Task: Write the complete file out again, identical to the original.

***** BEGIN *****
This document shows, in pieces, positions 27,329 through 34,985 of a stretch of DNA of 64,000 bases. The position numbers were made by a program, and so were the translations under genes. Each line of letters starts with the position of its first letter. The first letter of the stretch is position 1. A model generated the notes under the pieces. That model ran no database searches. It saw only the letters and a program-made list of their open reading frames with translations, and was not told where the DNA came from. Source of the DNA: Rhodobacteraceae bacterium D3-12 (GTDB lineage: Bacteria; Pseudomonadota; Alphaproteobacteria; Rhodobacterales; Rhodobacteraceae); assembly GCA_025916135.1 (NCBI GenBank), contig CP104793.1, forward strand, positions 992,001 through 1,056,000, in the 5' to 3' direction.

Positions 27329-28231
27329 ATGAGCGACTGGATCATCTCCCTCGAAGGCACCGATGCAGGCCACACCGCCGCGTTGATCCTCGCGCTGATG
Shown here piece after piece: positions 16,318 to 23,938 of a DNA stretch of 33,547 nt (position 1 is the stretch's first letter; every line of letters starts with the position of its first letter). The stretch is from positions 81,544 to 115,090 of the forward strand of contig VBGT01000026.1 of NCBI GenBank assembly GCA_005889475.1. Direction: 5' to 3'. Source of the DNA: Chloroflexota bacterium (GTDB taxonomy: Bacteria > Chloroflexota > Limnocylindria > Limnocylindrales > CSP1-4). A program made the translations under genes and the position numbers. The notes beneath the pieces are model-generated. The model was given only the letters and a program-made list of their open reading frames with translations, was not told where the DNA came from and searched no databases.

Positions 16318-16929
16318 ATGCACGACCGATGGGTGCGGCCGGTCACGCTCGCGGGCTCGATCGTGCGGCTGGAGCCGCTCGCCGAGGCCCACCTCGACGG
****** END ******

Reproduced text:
This document shows, in pieces, positions 27,329 through 34,985 of a stretch of DNA of 64,000 bases. The position numbers were made by a program, and so were the translations under genes. Each line of letters starts with the position of its first letter. The first letter of the stretch is position 1. A model generated the notes under the pieces. That model ran no database searches. It saw only the letters and a program-made list of their open reading frames with translations, and was not told where the DNA came from. Source of the DNA: Rhodobacteraceae bacterium D3-12 (GTDB lineage: Bacteria; Pseudomonadota; Alphaproteobacteria; Rhodobacterales; Rhodobacteraceae); assembly GCA_025916135.1 (NCBI GenBank), contig CP104793.1, forward strand, positions 992,001 through 1,056,000, in the 5' to 3' direction.

Positions 27329-28231
27329 ATGAGCGACTGGATCATCTCCCTCGAAGGCACCGATGCAGGCCACACCGCCGCGTTGATCCTCGCGCTGATG
Shown here piece after piece: positions 16,318 to 23,938 of a DNA stretch of 33,547 nt (position 1 is the stretch's first letter; every line of letters starts with the position of its first letter). The stretch is from positions 81,544 to 115,090 of the forward strand of contig VBGT01000026.1 of NCBI GenBank assembly GCA_005889475.1. Direction: 5' to 3'. Source of the DNA: Chloroflexota bacterium (GTDB taxonomy: Bacteria > Chloroflexota > Limnocylindria > Limnocylindrales > CSP1-4). A program made the translations under genes and the position numbers. The notes beneath the pieces are model-generated. The model was given only the letters and a program-made list of their open reading frames with translations, was not told where the DNA came from and searched no databases.

Positions 16318-16929
16318 ATGCACGACCGATGGGTGCGGCCGGTCACGCTCGCGGGCTCGATCGTGCGGCTGGAGCCGCTCGCCGAGGCCCACCTCGACGG